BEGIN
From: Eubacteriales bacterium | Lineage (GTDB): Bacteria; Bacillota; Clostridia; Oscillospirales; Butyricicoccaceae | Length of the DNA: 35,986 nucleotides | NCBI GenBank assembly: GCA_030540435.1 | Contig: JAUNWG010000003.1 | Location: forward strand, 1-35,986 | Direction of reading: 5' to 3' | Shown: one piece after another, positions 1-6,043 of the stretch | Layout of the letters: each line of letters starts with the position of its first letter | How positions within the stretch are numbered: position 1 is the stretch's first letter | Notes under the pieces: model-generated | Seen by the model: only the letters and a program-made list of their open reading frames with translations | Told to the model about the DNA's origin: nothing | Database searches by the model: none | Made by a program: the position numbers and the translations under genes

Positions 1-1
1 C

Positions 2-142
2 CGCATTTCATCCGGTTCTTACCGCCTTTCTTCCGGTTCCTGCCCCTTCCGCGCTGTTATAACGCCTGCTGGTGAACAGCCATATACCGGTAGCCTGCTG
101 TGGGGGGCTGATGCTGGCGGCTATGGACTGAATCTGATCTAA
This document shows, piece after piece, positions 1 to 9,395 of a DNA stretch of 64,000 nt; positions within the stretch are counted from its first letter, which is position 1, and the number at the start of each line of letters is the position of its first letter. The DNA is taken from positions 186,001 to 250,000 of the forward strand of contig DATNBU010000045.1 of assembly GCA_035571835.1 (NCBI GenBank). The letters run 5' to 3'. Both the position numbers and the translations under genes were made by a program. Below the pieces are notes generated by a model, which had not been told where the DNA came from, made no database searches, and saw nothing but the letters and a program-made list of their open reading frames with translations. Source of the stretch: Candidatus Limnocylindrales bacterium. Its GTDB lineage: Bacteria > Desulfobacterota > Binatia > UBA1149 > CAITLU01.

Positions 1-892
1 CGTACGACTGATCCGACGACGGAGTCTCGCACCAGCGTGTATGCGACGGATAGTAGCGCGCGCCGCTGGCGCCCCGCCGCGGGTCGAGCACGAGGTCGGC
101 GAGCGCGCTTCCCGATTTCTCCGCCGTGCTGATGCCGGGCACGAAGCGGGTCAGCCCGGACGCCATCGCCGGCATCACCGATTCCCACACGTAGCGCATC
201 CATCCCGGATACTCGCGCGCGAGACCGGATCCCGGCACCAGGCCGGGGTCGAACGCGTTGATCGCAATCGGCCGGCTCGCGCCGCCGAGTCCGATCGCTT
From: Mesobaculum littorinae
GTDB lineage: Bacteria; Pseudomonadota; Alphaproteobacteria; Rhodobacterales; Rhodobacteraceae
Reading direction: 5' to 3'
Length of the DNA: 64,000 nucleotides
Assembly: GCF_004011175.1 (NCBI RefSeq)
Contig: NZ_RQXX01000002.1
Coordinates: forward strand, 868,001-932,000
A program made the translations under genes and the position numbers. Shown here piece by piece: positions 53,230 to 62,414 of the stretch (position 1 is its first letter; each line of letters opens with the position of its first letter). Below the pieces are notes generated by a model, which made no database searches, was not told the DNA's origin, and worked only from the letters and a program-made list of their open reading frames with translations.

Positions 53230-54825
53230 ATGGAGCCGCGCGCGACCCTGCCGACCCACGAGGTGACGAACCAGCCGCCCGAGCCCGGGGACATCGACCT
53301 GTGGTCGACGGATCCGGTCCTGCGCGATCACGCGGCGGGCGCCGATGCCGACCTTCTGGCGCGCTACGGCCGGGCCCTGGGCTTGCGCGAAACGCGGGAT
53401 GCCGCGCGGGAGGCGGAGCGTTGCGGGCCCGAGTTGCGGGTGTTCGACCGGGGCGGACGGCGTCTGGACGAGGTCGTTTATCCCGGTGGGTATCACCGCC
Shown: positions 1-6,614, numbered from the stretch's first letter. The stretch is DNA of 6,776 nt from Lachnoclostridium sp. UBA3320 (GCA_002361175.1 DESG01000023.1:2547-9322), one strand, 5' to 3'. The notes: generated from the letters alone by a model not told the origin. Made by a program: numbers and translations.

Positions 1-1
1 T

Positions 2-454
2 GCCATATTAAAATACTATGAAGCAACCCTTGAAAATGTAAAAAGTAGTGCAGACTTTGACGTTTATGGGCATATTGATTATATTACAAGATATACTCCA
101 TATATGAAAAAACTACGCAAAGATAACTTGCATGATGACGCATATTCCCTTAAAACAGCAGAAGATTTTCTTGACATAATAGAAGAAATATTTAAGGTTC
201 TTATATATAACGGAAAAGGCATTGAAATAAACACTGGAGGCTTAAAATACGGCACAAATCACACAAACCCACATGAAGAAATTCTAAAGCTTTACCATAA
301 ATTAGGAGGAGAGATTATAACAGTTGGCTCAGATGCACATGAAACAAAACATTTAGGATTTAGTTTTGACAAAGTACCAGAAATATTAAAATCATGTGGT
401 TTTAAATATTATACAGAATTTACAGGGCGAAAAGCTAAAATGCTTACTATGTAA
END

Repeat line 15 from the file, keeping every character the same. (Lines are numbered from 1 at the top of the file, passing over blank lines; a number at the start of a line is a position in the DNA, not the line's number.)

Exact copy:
Length of the DNA: 64,000 nucleotides